As extremely dry, hot weather continues, no burn ban yet for Tulsa County

TULSA, Okla. — As Mother Nature turns Green Country into more like ‘brown’ country, FOX23 investigated why a burn ban has yet to be issued in Tulsa County.

Executive Director of TAEMA Joe Kralicek makes the recommendation for a burn ban to county commissioners to put into effect. He explained it is not a snap decision.

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There are two pieces of criteria the county must meet for a burn ban, according to Kralicek.

First and most importantly, the county must be at a severe drought level or worse.

As of July 21, the county is only at a moderate level, which is the first of four levels of drought classification. There are areas not far from Tulsa County, however, that have already reached the severe level. FOX23 Meteorologist Mikayla Smith predicts the county or at least parts of it will move to the next drought classification in the coming weeks if we do not see significant rainfall. Significant meaning inches of rain.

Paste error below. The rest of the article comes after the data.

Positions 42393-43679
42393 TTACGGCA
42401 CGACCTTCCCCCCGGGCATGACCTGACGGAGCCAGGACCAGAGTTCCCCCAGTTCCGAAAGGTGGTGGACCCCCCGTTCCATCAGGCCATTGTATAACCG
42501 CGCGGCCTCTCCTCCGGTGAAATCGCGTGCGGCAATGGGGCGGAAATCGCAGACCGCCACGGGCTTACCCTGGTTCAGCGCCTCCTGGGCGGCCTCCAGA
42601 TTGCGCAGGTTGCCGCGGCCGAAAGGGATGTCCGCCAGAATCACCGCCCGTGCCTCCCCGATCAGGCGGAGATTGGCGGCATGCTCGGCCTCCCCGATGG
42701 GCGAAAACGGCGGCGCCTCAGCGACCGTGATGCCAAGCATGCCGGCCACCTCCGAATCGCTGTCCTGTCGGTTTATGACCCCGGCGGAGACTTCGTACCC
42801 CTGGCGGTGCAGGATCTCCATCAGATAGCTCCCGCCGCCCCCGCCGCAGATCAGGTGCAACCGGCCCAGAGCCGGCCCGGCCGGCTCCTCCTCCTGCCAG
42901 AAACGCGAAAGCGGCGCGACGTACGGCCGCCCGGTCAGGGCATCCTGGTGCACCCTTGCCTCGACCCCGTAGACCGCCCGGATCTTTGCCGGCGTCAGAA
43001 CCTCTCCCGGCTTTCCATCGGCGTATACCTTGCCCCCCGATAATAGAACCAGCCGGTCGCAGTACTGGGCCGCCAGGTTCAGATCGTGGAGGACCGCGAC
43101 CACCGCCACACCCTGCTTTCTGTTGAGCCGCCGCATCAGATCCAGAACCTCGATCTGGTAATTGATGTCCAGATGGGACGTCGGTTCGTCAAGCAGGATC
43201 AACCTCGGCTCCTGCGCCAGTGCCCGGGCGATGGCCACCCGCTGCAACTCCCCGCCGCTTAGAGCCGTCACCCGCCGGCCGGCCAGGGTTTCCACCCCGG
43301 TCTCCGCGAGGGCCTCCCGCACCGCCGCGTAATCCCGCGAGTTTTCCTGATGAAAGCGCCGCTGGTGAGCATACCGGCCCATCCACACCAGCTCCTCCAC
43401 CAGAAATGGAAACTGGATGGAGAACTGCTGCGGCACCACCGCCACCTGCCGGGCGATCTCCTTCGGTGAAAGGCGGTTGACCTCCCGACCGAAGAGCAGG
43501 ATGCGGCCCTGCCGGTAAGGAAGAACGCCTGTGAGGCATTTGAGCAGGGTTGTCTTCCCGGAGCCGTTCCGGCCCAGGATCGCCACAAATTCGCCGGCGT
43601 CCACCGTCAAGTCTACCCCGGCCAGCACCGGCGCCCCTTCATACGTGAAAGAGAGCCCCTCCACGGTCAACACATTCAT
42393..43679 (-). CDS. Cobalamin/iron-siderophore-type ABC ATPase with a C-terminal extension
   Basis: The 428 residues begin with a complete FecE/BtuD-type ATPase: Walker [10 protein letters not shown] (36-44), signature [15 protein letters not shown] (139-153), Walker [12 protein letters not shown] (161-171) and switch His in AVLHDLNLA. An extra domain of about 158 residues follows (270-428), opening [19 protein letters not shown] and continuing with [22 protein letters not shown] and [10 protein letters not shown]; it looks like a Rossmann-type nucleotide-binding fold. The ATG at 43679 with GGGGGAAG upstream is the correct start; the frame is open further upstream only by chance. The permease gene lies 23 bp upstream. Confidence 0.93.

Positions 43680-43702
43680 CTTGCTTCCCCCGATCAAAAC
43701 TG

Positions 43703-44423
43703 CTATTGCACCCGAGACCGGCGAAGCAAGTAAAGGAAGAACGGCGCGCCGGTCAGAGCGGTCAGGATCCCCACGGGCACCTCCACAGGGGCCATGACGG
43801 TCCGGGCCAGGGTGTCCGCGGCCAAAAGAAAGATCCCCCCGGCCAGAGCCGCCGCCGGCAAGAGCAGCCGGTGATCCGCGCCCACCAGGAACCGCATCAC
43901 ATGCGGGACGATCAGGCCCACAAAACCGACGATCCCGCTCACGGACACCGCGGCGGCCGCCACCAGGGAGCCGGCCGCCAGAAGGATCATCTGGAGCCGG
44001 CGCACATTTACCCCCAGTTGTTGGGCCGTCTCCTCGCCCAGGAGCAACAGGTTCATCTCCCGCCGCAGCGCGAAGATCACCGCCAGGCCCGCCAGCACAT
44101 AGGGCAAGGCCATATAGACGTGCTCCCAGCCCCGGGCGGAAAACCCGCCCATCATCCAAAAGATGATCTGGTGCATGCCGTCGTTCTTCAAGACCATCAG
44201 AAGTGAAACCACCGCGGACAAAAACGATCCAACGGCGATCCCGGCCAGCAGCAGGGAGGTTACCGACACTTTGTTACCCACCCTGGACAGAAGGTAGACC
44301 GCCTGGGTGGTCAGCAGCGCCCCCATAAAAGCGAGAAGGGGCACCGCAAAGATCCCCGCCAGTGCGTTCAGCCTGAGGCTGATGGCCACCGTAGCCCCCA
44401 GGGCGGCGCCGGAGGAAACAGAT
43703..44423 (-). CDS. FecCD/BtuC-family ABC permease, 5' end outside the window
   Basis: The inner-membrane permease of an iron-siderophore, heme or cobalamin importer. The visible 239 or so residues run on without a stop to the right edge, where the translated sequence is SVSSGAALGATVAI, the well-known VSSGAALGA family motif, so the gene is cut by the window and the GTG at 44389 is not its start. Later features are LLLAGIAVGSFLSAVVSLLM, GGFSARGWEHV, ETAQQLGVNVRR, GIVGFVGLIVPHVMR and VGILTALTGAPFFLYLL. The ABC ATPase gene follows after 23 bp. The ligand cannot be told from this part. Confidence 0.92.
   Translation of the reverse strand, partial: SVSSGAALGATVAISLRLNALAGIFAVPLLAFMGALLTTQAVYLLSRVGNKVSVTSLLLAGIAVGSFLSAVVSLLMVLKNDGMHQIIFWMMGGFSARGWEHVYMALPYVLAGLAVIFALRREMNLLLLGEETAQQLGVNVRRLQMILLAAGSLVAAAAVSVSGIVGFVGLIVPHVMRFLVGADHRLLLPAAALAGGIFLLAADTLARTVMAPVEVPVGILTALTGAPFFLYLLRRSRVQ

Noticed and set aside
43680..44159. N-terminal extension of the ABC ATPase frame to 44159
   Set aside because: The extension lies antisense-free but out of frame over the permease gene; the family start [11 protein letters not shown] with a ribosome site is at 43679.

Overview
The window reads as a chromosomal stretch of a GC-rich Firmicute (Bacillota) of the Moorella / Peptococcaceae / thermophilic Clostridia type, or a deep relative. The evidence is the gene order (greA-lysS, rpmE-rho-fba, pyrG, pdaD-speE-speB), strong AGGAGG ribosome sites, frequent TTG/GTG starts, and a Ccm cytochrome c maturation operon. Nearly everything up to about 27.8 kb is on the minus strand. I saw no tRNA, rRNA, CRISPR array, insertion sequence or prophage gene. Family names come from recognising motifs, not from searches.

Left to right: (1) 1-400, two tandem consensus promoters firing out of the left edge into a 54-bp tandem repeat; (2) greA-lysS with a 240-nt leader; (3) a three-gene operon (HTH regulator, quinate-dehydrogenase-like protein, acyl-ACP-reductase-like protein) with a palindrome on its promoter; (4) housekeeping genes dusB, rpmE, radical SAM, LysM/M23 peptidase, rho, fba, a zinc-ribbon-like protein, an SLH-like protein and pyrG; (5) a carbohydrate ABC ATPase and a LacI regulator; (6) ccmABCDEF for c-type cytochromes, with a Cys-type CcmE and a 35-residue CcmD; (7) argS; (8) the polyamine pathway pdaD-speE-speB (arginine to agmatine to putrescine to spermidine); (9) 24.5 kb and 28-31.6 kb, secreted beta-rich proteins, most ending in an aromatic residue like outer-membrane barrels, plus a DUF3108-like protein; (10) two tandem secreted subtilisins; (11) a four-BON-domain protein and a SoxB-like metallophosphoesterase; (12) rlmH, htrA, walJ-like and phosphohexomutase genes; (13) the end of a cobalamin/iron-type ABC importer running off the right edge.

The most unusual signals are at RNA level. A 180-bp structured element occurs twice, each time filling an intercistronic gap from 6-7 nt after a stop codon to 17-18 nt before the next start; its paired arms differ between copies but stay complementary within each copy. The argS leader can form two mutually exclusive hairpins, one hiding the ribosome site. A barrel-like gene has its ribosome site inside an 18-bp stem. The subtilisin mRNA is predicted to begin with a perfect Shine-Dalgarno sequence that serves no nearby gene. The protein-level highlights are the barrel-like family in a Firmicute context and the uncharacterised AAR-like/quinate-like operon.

On top of the drought requirement, Kralicek said county fire chiefs must be on board with a burn ban. He told FOX23 this criterion has been met.

Finally, the county must meet one of two guidelines dealing with cause, occurrence, or initial attack of grassfires.

The next drought classification update comes out July 28. Therefore, that’s the next time Tulsa County could see a burn ban enacted.